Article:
A video summary of our roughly 950nm tour this summer from Cork, Ireland, to Lisbon, Portugal.
We meant to spend a little more time cruising the southern Irish coast and ideally round Fastnet Rock before heading south. However, the weather convinced us to leave right away to take advantage of the northerly winds (and to avoid the upcoming strong southerlies).
While the water remained cold all the way to Lisbon, it was clear that we were moving south as day after day we were wearing less and less layers.
While La Coruna does not look that pretty from the water, we were quickly convinced we found a hidden jewel when walking down the old town alleys with endless rows of restaurants, bars and an amazing atmosphere until late. That in combination with outstanding food and endless opportunities to visit historic sites made for a good start into the Iberian part of our tour.
Santiago de Compostella did not disappoint at all; neither did Lisbon – fantastic destinations on their own.
What surprised us was the natural beauty of the Islas Cies (a must stop for any visitor in Galicia!) as well as the atmosphere of Porto. We wish we had been able to spend more time in either location.
On the downside, the water was much colder than expected and we therefore sailed in a fair bit of fog (we never saw the Portuguese coast north of Lisbon…).
Should YouTube not play this video in your country, try this link instead: https://goo.gl/photos/94mEV21sn4vgUT1j9
Today’s highlight was another UNESCO world heritage site (2 in 2 days now), Santiago de Compostela – the famous city at the end of the Camino de Santiago pilgrimage. The train ride took less than an hour and the old town was just amazing, like a Disneyland for history buffs.
While the inner city was filled with tourists, we had a great time strolling around, waiting in line to see the tomb of apostle Saint James under the cathedral and many, many other very old and beautiful buildings… – and most importantly:
We found a restaurant that served paella!
Ordering various kinds allowed us to sample a wider variety and finally satisfy Alex’s craving.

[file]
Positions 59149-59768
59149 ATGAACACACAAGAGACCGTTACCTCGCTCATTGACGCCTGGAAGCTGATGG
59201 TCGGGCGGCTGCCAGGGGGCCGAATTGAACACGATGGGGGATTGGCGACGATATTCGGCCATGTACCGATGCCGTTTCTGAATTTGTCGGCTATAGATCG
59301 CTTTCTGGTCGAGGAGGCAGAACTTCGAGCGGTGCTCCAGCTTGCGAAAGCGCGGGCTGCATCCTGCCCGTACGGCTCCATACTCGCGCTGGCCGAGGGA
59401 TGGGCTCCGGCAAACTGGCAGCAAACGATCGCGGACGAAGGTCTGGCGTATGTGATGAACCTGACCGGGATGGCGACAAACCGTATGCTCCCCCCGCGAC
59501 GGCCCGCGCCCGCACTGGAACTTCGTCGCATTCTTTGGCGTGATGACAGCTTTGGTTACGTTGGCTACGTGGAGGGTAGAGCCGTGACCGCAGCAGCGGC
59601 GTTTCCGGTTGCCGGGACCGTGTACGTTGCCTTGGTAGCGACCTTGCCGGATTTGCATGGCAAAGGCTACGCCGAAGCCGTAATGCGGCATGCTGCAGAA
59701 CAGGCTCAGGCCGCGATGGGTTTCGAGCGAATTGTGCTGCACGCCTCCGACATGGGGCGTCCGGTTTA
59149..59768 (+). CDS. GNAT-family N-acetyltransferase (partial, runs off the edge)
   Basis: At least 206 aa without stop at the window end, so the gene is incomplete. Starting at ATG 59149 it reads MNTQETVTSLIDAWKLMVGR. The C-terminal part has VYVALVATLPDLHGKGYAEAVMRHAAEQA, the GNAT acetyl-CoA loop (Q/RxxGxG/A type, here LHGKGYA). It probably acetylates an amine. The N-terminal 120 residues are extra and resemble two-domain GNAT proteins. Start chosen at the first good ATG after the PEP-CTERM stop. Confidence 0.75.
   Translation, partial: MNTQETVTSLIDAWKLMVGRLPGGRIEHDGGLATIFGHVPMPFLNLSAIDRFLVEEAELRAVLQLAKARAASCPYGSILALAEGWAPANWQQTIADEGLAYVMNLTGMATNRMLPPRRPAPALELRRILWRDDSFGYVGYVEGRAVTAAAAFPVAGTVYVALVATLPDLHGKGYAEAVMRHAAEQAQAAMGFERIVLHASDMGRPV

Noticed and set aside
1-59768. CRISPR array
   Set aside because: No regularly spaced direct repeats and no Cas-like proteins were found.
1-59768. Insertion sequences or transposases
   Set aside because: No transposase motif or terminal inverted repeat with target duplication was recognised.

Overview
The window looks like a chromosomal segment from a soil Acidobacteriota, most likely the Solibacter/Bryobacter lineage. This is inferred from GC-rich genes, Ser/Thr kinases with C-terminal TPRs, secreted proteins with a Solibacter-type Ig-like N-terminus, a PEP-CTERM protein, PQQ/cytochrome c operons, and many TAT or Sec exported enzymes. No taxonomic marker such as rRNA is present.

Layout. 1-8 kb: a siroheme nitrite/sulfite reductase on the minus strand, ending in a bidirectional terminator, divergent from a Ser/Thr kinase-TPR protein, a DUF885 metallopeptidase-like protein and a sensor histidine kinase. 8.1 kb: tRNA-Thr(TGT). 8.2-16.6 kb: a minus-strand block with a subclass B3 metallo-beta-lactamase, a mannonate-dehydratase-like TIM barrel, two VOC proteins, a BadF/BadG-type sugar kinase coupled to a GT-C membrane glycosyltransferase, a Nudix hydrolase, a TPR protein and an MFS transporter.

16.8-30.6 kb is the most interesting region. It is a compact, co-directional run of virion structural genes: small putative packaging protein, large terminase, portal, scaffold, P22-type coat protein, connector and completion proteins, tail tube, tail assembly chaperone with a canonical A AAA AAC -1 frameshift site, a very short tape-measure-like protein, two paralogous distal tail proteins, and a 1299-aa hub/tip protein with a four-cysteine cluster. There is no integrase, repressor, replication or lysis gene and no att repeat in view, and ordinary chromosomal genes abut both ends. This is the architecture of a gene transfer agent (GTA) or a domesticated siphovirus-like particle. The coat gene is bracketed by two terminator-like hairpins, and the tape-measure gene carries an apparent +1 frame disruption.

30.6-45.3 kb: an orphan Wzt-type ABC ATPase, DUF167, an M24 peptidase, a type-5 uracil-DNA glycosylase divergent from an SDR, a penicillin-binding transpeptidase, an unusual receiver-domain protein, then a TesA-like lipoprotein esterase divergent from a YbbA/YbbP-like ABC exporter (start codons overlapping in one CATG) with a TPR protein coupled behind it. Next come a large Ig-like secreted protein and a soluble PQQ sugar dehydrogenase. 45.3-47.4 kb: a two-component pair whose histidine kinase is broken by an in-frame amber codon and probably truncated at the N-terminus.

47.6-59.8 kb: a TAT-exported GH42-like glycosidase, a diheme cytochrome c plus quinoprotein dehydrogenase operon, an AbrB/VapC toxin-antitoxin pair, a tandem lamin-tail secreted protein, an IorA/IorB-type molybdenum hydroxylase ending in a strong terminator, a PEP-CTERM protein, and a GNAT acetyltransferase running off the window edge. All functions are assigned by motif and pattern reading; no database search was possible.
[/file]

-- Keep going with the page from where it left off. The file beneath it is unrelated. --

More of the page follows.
We enjoyed that nice lunch, took the train back to A Coruna and took care of groceries and numerous other errands. A burgee was exchanged with the Real Club Nautico Coruna and the first course of our dinner organized at El Rey del Jamon.
After the outstanding appetizer at the King of Ham, we went to our favorite place around the corner and enjoyed another typical Galician meal. The by now obligatory ice cream stop at the local ice cream parlor rounded off the day.
Tomorrow, we will tackle the first half of the sail around the corner.
We hate to start our blog post on a negative note, but
there is not paella in Spain,
not every waiter is friendly and
it is ok to move to another restaurant if needed…
We had another great day in A Coruna, strolling around, absorbing the history and Spanish way of life around us. We went to the around 2000 year old light house, Torre de Hercules, checked out the old sailor’s church from 1300 and meandered around town.
Due to the holiday, most stores were closed and we postponed our grocery shopping etc until tomorrow. Philip found some internet access at the Real Club Nautico A Coruna but was not able to exchange burgees yet (planned for tomorrow).
Back to the above – we followed some local advise on our hunt for Paella but learned that despite prior inquiry and confirmation by the waiter, that not everything is as it seems. We went on to find another very nice tapas place and enjoyed lots of pulpo and other local delicacies. Our favorite were the Boquerones (anchovies).
Back at the boat, the fog had subsided and we decided to take the drone for a first night flight (and even got some standing ovations when we landed it again at the dock).
What a finish to the day!
We had a pretty perfect day on the water already and did not expect much from A Coruna. The feedback we got when calling the marina closest to the City was that it was full, fog had come in and the initial building facing the ocean were not exactly elegant…
we were pleasantly surprised:
– when calling the harbor master again, he confirmed they had space in Marina Real -(the tall-ship event had just ended and cleaned out the harbor, also explains why we met all these beautiful large sailboats hours earlier when approaching Spain) – check!
– motoring into the harbor the fog lifted and the oldest Roman lighthouse in use today, UNESCO world heritage site – Torre de Hercules – became visible – check!
– instead of the somewhat industrial look, a lot of historical or nice building revealed themselves around the marina – check!
– although we arrived relatively late at 21:00, the marina office was still open, had an efficient check-in process and lots of good local advise – check!
– showers are free, wifi reaches the boat and LTE reception is very good – check!
– we found a great little restaurant at the corner of the beautiful square and had a simple but amazing dinner – check!
– the downtown maze of narrow streets was still packed way after midnight with endless bars etc full of lively activities – check!
The fact that we were given the half-full bottle of Aguardiente as a present since we inquired about buying one (they poor it into the espresso…) rounded off the day even more 😉 (it is always worth asking “what is in the jar?”).
After that sensory overload we went to bad happy to have finished a long and very nice sail with such a memorable finish.